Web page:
Jenny (Renée Zellweger) arrives with her date to the high school's prom night. Her friend Heather (Lisa Marie Newmyer) is searching for her boyfriend Barry (Tyler Cone) and finds him getting close to another girl, so in a rage, Heather leaps into her car and tries to drive off. Barry stops her, and climbs in beside her, then she speeds off with Jenny and her date in the back seat. Driving aimlessly, soon they are lost in the middle of nowhere, and a car heading in the opposite direction smashes into them. The driver gets out, dazed, and collapses. Jenny, Heather and Barry go to get help, but they find that help is not forthcoming from the locals they meet - especially the homicidal ones.
Where first two sequels to the original Texas Chain Saw Massacre had the benefit of increased budgets, for the fourth in the series it was back to the low budget basics, and an independent movie, to boot. Scripted and directed by the co-writer of the original, Kim Henkel, it would prove to be a disappointment to those fans hoping for a return to the more visceral thrills rather than the jokiness of parts 2 and 3 had opted for, and most agreed this stranger outing was not up to scratch, some even calling it one of the worst horror movies ever made.
The echoes of the original are never far away. Once more the young people have no luck in finding help, and asking the locals for assistance gets them into deeper trouble. One thing the film has in its favour is a spooky atmosphere along the dimly moonlit woodland roads, where Barry and Heather stumble upon an old, dark house. It's not long before the inhabitants, including Leatherface (Robert Jacks), the only returning character, are holding them captive, while Jenny discovers that her date has been killed and strung up by a crazed truck driver, Vilmer (Matthew McConaughey), who is related to the psychos back at the house.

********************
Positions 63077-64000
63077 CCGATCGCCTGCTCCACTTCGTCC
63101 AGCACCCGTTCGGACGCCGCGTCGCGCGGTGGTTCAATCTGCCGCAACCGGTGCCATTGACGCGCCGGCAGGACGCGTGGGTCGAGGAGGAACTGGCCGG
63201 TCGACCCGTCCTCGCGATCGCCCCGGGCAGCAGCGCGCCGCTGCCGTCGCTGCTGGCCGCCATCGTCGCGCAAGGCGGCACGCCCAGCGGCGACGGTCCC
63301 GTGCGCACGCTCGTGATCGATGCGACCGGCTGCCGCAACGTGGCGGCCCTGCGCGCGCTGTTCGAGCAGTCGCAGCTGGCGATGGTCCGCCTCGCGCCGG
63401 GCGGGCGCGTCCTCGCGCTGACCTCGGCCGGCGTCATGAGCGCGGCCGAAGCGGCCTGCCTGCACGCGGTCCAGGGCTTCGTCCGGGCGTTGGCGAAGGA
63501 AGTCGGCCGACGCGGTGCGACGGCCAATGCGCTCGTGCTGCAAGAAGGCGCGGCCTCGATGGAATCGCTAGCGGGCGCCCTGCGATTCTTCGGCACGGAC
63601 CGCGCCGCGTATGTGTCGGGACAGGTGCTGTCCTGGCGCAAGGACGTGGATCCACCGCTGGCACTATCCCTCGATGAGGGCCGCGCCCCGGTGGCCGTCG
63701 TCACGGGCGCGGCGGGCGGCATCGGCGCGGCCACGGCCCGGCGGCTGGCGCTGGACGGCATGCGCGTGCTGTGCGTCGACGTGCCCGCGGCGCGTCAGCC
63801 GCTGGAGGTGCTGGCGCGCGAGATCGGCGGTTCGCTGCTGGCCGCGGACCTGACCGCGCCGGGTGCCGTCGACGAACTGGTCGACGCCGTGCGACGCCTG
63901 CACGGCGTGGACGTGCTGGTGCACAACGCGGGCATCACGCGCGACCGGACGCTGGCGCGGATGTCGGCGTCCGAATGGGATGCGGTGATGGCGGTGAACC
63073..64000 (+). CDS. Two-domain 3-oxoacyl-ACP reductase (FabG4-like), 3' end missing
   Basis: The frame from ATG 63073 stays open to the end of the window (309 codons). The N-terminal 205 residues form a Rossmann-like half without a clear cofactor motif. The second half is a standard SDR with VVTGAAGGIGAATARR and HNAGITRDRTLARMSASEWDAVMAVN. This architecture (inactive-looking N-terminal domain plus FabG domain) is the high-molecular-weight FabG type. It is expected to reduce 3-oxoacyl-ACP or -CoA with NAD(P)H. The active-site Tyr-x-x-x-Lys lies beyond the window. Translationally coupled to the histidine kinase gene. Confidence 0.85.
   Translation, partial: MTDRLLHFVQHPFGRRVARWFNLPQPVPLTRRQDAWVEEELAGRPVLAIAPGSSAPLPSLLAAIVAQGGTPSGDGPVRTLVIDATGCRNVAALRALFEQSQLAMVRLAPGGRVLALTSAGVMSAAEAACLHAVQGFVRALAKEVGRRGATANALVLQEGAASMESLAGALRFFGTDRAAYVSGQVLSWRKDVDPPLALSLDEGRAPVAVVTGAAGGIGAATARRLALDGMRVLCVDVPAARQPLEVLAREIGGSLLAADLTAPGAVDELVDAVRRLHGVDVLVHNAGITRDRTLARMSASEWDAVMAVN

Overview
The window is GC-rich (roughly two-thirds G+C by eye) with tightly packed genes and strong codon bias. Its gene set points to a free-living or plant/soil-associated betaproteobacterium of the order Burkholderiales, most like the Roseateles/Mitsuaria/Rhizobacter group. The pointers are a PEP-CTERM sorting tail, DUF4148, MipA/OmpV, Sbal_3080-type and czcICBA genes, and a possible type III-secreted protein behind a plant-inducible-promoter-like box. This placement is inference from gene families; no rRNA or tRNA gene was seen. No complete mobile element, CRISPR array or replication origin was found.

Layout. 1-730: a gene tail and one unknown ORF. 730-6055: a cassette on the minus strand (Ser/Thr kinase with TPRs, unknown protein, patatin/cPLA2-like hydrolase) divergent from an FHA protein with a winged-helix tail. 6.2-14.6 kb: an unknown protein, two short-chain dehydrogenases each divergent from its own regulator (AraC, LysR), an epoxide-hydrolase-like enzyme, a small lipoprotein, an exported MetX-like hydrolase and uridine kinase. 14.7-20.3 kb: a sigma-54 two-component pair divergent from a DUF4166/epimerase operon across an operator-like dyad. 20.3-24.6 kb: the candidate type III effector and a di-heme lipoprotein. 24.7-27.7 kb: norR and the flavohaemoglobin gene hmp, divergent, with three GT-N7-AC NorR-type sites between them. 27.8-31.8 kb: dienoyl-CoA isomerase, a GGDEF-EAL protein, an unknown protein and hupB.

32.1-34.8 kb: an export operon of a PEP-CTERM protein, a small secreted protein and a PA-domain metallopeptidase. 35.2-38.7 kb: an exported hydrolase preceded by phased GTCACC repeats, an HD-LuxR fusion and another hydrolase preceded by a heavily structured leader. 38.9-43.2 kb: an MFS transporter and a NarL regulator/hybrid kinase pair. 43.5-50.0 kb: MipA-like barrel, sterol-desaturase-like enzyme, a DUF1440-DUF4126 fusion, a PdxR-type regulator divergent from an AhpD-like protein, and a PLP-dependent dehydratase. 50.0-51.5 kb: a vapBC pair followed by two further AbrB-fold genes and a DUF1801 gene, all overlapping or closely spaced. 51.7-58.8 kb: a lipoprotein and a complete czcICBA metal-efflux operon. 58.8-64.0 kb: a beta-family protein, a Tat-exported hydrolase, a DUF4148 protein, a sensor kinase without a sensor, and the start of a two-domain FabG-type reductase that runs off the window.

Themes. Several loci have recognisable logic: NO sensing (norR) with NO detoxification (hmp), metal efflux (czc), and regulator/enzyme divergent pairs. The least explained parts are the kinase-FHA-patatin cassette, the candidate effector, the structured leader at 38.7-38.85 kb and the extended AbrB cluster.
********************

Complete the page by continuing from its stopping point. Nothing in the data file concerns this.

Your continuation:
One of the points of intrigue is seeing two stars-to-be (at least, I think McConaughey counts as a star) in early roles that they wouldn't dream of taking when they got famous. As Jenny, Zellweger doesn't seem all there, she screams all right, but she acts as if she's having an unpleasant dream. When she's trussed up in the back of a car with a bag over her head, she attracts her kidnapper's attention by kicking and yelling; the kidnapper asks her to stop, and she meekly replies, "OK, but I can't breathe", and that's the end of her protests until she's back in the house, despite a policeman being close by.
As you may have guessed, the tone is very odd, dangerously close to campy, without being all that funny. Take McConaughey's villain, for example: Freddy Krueger has his glove as his trademark, Jason Vorhees has his hockey mask, so what does Vilmer have? A robot leg. Which occasionally stomps his victims. Henkel mistakes hysteria for, well, having his cast wail and shout a lot, and a bizarre conspiracy angle arises which may be an innovation of a sort, but is a needless complication.
The Return of the Texas Chainsaw Massacre is not particularly gory and nobody gets made into dinner. In practice, it's a curiously distant experience, and at times downright weird - why take off Jenny's glasses for her to see better? Why have one psycho sound like the Reader's Digest page of Quotable Quotes? And why dress Leatherface as a woman?! However, it's just odd enough to be worth a look if you like the series - or if you're a hardcore bad movie fan. Watch for a few of the stars of the original in tiny cameo roles. Music by Wayne Bell.